Bell loved it at Lycoming. He was impressed by the professors and although they all had a great influence on his art career, one in particular stood out - Roger Shipley.

"Roger was a blessing to me," Bell said. "He was a total inspiration to my being able to take creative risks and kept urging me to keep going with the cutting edge narratives I was exploring within my works."

He made lasting connections while attending Lycoming.

"I ended up rooming with Tommy Navarro from Williamsport," Bell said. "His grandfather owned the Triangle Tavern at the time and Tommy also worked as a bouncer at The Pub. He introduced me to everybody. Some weekends, we'd have Sunday dinners at his house or we'd eat out down at the Triangle while everybody else on campus was eating dorm food. It was just like being back home."

As a student at Lycoming, he also made a lot of his friends from Williamsport who either worked at or whose families owned a lot of the bars and restaurants in town, including Louie Miele, who runs MIELE Amusements, Inc. on Third Street.

"Louie ended up being best man at my wedding and two other guys I used to hang with from Williamsport (Mike Neyhart and Matt Harvey) ended up becoming roommates of mine in Manhattan," Bell said. "So, Williamsport was good to me on many levels."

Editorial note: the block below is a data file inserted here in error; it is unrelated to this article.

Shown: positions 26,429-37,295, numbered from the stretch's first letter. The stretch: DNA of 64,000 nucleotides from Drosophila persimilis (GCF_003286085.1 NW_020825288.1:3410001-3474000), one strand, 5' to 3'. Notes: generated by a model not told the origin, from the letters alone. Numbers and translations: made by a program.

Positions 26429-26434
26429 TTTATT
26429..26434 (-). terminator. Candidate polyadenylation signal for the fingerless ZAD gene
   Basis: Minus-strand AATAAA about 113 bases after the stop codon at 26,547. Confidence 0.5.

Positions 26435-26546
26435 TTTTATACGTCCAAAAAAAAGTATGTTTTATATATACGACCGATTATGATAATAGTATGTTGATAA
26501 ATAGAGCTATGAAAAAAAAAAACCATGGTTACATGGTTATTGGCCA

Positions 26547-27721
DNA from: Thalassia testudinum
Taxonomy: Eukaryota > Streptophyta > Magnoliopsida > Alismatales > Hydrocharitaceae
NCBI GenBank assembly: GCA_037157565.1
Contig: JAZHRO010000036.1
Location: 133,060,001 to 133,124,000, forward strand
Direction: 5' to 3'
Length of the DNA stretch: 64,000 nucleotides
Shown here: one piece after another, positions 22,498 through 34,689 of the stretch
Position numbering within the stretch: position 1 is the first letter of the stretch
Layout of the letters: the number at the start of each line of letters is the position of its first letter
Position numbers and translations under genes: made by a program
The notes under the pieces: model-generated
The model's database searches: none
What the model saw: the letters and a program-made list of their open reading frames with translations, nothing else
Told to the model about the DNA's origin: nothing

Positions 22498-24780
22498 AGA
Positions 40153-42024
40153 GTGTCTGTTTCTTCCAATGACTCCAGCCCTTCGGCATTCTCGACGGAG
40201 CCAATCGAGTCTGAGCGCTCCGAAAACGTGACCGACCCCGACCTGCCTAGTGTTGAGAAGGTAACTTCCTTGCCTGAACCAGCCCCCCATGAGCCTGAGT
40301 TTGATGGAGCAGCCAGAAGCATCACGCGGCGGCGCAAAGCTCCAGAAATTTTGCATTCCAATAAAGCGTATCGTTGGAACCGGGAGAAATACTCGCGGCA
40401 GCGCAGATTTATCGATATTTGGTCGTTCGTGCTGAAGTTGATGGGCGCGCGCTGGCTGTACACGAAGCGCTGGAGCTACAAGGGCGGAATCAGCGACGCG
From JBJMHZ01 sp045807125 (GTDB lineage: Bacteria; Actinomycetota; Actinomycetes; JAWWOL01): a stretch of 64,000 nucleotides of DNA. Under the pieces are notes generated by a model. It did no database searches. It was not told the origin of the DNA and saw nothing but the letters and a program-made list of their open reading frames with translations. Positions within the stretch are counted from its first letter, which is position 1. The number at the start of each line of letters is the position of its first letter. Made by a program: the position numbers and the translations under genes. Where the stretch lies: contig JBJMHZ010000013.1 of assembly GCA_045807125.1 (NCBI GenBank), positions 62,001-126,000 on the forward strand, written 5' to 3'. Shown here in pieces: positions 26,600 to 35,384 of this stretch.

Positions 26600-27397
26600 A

Today, Bell is a renowned American artist, most famous for his thematic gangster series paintings and an infamous portrait painting clientele, which includes the late John Gotti and numerous actors from The "Sopranos," "Goodfellas," "A Bronx Tale" and more. His style is distinctively cinematic.

"I'm like a method actor with my art," Bell said. "I only like to paint what I know, what I've experienced and is real to me. That leads me to the subject matter in a lot of my paintings. I also love to write - a lot of my early work was based on poems I had written."